Park Ranger Tragically Dies in Freak Accident While Helping Visitors During Annual Festival

By: Lauren Fokas | Published: Jun 29, 2024

Tragedy struck at Bryce Canyon National Park’s annual Astronomy Festival this year. One of the park’s rangers was helping a visitor when he fell, hit his head on a large rock, and sadly passed away.

Tom Lorig dedicated 56 years of his life working at Park Ranger throughout the United States. The organization, as well as his beloved family and friends, will feel this significant loss.

Tom Lorig: A Lifelong Park Ranger

Tom Lorig worked as a registered nurse in Seattle, Washington, for more than 40 years, but that wasn’t the only life-saving and important job on his resume.

A photograph or Carlsbad National Park in New Mexico, USA

Source: iStock

Lorig had also worked as a volunteer and seasonal park ranger for more than half a century, first working for the National Parks Service at Carlsbad National Park in New Mexico in 1968.

Park Ranger Lorig Served at 14 National Parks Throughout His Life

Over the past 56 years, Tom Lorig has served the National Parks Service at 14 parks throughout the country.

A sign for the National Park Service on a brick entryway

Source: iStock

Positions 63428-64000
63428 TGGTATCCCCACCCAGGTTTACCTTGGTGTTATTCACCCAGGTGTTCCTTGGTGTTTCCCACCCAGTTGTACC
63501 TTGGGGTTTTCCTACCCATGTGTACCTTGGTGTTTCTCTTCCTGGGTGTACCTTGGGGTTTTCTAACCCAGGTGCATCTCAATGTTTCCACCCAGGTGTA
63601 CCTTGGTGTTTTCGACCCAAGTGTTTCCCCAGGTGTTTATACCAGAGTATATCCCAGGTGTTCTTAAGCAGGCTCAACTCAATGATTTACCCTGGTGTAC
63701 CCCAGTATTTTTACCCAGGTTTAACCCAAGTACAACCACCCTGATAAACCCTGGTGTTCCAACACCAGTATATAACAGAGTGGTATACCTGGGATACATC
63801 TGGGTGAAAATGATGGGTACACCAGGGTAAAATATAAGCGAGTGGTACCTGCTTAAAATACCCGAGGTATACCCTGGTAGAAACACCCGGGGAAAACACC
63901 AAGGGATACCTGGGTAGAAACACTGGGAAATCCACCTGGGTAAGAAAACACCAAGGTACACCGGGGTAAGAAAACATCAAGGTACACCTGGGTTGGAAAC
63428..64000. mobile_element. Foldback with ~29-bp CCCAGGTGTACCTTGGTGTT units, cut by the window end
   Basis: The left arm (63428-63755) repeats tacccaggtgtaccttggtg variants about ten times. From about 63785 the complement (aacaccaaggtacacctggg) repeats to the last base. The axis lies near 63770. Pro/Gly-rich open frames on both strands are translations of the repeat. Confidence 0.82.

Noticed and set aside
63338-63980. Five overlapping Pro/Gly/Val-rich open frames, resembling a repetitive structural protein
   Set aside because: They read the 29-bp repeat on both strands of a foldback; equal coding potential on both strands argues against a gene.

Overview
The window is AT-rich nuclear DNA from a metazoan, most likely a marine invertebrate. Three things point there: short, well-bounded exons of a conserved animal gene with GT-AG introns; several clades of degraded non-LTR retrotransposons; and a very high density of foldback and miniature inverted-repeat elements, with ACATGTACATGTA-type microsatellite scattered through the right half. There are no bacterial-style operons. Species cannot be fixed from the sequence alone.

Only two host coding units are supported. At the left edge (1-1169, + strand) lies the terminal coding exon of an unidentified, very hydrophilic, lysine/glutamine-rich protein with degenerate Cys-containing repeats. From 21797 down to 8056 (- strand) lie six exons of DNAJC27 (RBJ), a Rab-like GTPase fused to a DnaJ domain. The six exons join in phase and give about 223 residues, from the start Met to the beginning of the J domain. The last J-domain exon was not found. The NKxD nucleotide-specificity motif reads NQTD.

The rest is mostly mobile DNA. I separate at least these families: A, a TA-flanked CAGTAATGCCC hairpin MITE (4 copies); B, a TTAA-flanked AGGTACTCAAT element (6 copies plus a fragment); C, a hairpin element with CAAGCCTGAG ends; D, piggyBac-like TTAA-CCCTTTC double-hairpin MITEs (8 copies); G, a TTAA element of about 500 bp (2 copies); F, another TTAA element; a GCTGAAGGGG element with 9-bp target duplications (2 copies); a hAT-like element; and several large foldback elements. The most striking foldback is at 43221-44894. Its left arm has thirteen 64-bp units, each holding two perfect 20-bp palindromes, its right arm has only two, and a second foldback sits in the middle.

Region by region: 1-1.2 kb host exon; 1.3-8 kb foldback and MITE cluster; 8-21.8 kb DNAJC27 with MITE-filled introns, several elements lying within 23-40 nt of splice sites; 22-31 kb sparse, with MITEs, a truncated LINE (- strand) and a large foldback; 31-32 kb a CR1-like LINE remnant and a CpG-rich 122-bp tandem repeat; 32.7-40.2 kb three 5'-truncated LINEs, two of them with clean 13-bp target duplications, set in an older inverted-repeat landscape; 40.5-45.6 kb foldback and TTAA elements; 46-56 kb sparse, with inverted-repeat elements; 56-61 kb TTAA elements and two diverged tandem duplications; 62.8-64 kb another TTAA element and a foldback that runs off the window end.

Including Dinosaur National Monument, Zion, Yosemite, Saguaro, Olympic, New River Gorge. Mount Rainier, Klondike Gold Rush, Badlands, El Malpais, Florissant Fossil Beds, and most recently, Bryce Canyon.

Tragedy Under the Stars

Bryce Canyon famously hosts its Astronomy Festival every year, but this year, there was an extremely sad end to the otherwise beautiful event.

A promotional photograph for the Bryce Canyon Astronomy Festival, showing a starry sky behind a rock formation

Source: Bryce Canyon Astronomy Festival

Tom Lorig was working at the festival in the park on Friday, June 7, 2024, when he passed away around 11:30 PM.

Park Ranger Lorig Was Helping a Visitor Find the Bus

Reports state that Lorig was assisting a visitor in finding the bus they needed when he accidentally slipped on the pavement. As he fell, Lorig hit his head on a large rock and was immediately unresponsive.

A blue road sign showing a bus against a gray sky

Source: Freepik

The visitor Lorig had been helping quickly notified nearby law enforcement, who called for an ambulance within moments of the fall.

The EMTs Were Unable to Revive Lorig

Sadly, by the time the EMTs arrived, they were unable to revive Lorig, even after providing lifesaving care.

Two emergency responders bring their gear from the back of an ambulance to an emergency

Source: Freepik

At 78 years old, after a lifetime of service to the National Parks Service, Tom Lorig was declared dead at one of his most beloved parks, doing what he loved.


Tom Lorig Will Be Missed

After Lorig’s passing, the Bryce Canyon National Parks Service posted on its Facebook page to honor and commemorate Lorig’s dedication to the nation’s parks.

A commemorative photograph of Tom Lorig and his park ranger hat sitting on a fence post

Source: @Bryce Canyon National Park/Facebook